In crash tests by Euro NCAP, the Scenic performed well, earning a full five-star rating overall, including an impressive 90% score for adult protection and an 80% rating for child protection.
Most versions of the Scenic come well equipped. Even the entry-level Expression+ provides dual zone climate control, four powered windows, an electronic parking brake, LED running lights, cruise control and a 7.0-inch touch-screen infotainment system that incorporates Bluetooth and a DAB radio.
The Dynamique Nav adds more features, including front- and rear-parking sensors, rear seat trays, a sliding centre console, rear reading lights, sun blinds for the rear windows, hands-free entry and start up, and sat-nav.
Top end Dynamique S Nav adds part-leather upholstery, colour head-up display, fixed panoramic sunroof, Bose sound system, and the larger 8.7-inch touchscreen. The most expensive Signature range-topper has full leather seats and full LED headlights.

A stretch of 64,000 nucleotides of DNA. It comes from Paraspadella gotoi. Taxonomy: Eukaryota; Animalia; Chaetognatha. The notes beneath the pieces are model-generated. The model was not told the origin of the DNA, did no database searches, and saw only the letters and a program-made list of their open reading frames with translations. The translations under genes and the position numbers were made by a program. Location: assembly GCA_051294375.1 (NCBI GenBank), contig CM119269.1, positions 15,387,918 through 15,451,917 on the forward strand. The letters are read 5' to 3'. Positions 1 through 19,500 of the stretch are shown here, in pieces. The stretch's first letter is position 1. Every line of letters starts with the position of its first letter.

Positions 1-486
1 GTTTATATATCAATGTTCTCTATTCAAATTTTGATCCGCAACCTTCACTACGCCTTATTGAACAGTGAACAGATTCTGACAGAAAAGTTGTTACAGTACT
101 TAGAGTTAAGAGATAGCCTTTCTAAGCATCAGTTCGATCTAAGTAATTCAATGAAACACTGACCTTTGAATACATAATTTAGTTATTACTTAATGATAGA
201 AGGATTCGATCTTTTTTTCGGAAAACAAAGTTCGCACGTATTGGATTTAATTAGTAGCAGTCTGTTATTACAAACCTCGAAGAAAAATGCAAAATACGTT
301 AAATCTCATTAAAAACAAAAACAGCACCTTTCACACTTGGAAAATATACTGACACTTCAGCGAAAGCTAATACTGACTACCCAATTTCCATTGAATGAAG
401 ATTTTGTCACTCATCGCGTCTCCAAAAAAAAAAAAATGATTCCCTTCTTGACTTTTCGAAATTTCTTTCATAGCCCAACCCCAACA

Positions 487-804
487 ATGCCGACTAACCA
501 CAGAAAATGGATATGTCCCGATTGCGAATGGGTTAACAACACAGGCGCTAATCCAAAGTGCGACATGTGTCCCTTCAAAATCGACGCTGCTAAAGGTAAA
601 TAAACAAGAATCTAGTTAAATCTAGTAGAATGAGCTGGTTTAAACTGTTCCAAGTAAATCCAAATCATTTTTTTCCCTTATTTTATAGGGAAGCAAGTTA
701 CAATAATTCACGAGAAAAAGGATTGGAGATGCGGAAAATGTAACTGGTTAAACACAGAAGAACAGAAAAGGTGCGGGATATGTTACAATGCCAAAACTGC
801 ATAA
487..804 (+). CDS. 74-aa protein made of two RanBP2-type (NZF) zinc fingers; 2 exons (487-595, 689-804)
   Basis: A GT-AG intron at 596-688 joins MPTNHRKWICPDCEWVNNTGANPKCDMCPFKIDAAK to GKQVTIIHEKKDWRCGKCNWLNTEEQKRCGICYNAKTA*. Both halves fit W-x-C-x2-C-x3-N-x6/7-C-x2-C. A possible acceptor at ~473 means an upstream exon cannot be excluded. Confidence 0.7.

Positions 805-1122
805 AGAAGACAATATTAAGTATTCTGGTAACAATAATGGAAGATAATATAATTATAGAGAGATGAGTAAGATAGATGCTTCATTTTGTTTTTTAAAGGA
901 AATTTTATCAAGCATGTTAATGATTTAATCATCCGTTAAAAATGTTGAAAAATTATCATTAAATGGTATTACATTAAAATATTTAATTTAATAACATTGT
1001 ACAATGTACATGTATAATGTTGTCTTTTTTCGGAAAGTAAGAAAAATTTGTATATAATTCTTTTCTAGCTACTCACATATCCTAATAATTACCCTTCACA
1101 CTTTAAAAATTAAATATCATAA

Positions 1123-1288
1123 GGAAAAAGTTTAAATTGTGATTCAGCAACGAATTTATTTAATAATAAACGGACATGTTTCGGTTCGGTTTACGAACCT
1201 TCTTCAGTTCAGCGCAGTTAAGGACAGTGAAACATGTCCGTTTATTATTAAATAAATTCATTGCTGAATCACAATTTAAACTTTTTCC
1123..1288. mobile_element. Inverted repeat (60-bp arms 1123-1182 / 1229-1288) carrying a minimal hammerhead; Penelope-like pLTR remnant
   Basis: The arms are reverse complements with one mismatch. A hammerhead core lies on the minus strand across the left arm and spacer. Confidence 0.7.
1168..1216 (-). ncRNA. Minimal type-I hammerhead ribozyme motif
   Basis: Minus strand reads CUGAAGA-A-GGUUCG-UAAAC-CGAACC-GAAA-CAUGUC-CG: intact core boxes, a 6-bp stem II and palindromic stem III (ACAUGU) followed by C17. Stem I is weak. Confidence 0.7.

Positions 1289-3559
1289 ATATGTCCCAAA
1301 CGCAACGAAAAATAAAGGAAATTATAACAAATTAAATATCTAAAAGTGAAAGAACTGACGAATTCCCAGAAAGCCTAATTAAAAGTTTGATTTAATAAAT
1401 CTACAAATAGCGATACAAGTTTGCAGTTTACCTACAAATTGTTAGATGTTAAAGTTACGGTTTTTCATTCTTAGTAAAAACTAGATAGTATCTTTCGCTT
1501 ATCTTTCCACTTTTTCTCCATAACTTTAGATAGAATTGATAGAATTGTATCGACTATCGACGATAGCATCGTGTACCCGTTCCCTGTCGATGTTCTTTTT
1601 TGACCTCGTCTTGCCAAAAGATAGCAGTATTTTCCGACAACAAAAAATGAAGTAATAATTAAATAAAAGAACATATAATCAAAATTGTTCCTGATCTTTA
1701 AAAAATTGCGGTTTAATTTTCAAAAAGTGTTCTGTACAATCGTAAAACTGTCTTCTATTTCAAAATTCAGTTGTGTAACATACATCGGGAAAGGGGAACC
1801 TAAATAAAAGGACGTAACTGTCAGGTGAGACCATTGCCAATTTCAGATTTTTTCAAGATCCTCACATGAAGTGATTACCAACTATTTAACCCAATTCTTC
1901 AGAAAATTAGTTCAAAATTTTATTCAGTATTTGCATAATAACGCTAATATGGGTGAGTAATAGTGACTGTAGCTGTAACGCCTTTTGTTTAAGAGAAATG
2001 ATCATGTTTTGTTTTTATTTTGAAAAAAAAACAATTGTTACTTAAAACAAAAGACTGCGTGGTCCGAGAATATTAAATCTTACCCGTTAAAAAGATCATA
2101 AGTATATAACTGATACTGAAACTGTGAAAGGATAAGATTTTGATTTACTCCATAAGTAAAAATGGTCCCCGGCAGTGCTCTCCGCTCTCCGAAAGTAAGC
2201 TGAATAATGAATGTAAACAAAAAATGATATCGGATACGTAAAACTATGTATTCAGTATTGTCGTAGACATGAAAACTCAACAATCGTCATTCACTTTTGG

The Scenic is not particularly engaging to drive and it can feel a little clumsy due to its remote steering. It’s also rather noisy at motorway speeds thanks to the high levels of wind noise. These caveats aside, the Scenic is affordable to buy and run and offers a smartly designed, family-friendly environment. Crucially though, it provides a level of style and showroom appeal that no other MPV can match, and that can only be good news for residual values.